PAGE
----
Legal aid payments to Northland lawyers rise

By Imran Ali

2 comments
More than $12 million in legal aid was claimed through Northland lawyers and firms in the two years ended June 2016.
More than $12 million in legal aid was claimed through Northland lawyers and firms in the two years ended June 2016.

Taxpayers have paid $12.6 million in legal aid to Northland lawyers over the past two years, with the highest paid law firm receiving more than $1m.

Ministry of Justice figures show that 55 lawyers and law firms in Northland were paid $6.2m in the year to June 30, 2015.

For the year to June 2016, 51 lawyers and law firms received $6.4m.

In 2014, Northland lawyers and law firms received $6.1m compared with $7.3 million in 2013.

The Legal Services Agency manages the payments which helps cover legal assistance to people who cannot afford a lawyer.

It is available for people facing criminal charges, and those with a civil legal problem or family dispute (including family matters) that may go to court, as well as for Waitangi Tribunal cases.

The agency also supports community legal services by funding community law centres, education and research.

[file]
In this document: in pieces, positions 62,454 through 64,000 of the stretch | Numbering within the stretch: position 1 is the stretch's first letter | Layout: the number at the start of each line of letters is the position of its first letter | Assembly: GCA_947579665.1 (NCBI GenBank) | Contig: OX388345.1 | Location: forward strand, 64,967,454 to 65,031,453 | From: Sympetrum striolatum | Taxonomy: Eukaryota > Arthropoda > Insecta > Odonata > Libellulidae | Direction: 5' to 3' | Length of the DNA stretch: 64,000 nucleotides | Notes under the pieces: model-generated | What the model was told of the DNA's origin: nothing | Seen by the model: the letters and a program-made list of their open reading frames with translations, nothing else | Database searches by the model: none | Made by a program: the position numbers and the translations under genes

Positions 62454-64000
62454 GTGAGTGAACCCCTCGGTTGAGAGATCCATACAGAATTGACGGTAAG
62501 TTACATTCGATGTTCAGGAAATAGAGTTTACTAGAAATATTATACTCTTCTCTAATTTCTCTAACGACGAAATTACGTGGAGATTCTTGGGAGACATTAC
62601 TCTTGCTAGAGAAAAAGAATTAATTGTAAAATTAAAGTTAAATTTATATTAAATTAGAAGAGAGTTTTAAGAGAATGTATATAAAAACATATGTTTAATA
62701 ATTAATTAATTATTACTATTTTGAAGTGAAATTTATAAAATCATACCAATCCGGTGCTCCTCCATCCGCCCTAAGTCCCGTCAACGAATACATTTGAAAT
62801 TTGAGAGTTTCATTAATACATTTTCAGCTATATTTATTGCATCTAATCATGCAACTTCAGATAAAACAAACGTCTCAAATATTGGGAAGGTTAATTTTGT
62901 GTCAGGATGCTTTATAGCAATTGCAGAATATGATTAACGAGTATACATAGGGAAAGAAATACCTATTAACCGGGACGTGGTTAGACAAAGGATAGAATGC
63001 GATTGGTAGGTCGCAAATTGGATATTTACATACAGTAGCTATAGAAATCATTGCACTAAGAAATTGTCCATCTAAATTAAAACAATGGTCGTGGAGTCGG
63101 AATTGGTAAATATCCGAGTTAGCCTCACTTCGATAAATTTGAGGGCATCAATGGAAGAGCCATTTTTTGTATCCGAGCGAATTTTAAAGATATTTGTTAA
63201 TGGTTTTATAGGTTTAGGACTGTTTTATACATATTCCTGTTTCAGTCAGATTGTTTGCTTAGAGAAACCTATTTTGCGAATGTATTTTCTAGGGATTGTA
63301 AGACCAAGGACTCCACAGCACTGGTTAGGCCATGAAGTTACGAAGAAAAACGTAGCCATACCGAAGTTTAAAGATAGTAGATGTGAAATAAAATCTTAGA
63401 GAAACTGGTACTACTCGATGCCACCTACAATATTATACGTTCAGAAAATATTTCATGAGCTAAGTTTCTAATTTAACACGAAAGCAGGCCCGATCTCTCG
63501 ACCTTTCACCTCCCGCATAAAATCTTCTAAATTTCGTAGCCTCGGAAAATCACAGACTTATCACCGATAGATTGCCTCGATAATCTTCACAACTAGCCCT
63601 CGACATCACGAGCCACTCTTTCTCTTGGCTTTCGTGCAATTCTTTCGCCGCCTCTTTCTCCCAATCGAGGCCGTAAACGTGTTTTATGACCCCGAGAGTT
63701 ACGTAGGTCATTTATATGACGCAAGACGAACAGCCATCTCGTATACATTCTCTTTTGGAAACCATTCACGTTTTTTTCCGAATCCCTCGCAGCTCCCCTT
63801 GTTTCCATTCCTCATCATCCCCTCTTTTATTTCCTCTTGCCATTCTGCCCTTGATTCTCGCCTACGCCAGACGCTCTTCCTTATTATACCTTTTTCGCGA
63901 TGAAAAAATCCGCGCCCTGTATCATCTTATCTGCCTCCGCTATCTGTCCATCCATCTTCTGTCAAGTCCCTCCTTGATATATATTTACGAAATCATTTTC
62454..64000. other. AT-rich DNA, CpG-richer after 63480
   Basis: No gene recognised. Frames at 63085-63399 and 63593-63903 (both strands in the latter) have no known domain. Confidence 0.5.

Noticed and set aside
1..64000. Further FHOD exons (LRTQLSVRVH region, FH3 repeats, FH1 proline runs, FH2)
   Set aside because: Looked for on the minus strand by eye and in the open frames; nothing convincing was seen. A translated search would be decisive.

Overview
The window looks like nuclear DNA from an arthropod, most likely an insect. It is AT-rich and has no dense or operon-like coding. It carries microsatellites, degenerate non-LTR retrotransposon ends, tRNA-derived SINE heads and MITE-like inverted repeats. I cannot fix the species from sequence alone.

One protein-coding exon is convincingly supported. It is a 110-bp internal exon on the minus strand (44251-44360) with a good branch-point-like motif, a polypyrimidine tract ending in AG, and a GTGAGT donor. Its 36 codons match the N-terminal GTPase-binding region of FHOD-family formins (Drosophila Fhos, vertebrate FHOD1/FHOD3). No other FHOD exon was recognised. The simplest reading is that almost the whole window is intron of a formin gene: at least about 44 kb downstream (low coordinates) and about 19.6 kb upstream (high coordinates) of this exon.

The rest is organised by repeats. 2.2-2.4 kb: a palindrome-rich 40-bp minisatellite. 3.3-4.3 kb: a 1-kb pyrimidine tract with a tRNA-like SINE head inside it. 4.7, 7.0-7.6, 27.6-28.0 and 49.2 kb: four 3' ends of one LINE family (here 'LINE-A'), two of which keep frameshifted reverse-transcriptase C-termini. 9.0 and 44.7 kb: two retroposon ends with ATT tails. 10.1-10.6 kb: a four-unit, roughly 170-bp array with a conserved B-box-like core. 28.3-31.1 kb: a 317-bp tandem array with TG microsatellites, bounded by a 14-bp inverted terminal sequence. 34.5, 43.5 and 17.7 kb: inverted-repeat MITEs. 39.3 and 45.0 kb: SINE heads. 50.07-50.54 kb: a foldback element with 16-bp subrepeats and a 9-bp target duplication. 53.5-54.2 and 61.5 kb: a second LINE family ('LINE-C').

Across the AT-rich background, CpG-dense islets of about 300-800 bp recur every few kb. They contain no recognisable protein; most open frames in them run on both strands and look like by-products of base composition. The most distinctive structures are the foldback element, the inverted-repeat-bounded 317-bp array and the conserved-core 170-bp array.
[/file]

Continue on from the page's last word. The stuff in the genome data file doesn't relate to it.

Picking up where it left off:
In the year ended June 2015, Kaikohe lawyer Doug Blaikie received the highest payout at $434,816 followed by Whangarei based Cook Westenra $409,481, Thomson Wilson of Whangarei $315,019, Kaikohe's McKenzie Tarawa Law $306,483, Kerikeri lawyer Catherine Cull $258,956, and Family Law Centre $243,760.

For the year to June 2016, Mr Blaikie again topped the payout at $576,506 and Wills Westenra (formerly Cook Westenra) received $440,735.

Cook Westenra is now known as Wills Westenra Lawyers and specialises in family law, conveyancing, commercial law and trusts.

Thomson Wilson was third at $295,625, followed by Lucy Postlewaight $282,877, Moana Tuwhare $255,930, Family Law Centre, $261,528, Daniel Watkins $250,814, and McKenzie Tarawa Law $228,712.

While the payments are made to an individual lawyer they may not necessarily get all the money because some of the work may be claimed by others in the same practice.

Mr Blaikie said legal aid payments under his name were for four lawyers who worked in his firm and there were overheads such as GST to account for.

He said he had to heavily subsidise legal aid work after the Government made changes in 2012 to how payments were made.

Instead of receiving an hourly rate, legal aid lawyers are now paid fixed amounts for completing stages within each case.

There is no cap on the amount paid to legal aid lawyers for their services.

- Northern Advocate

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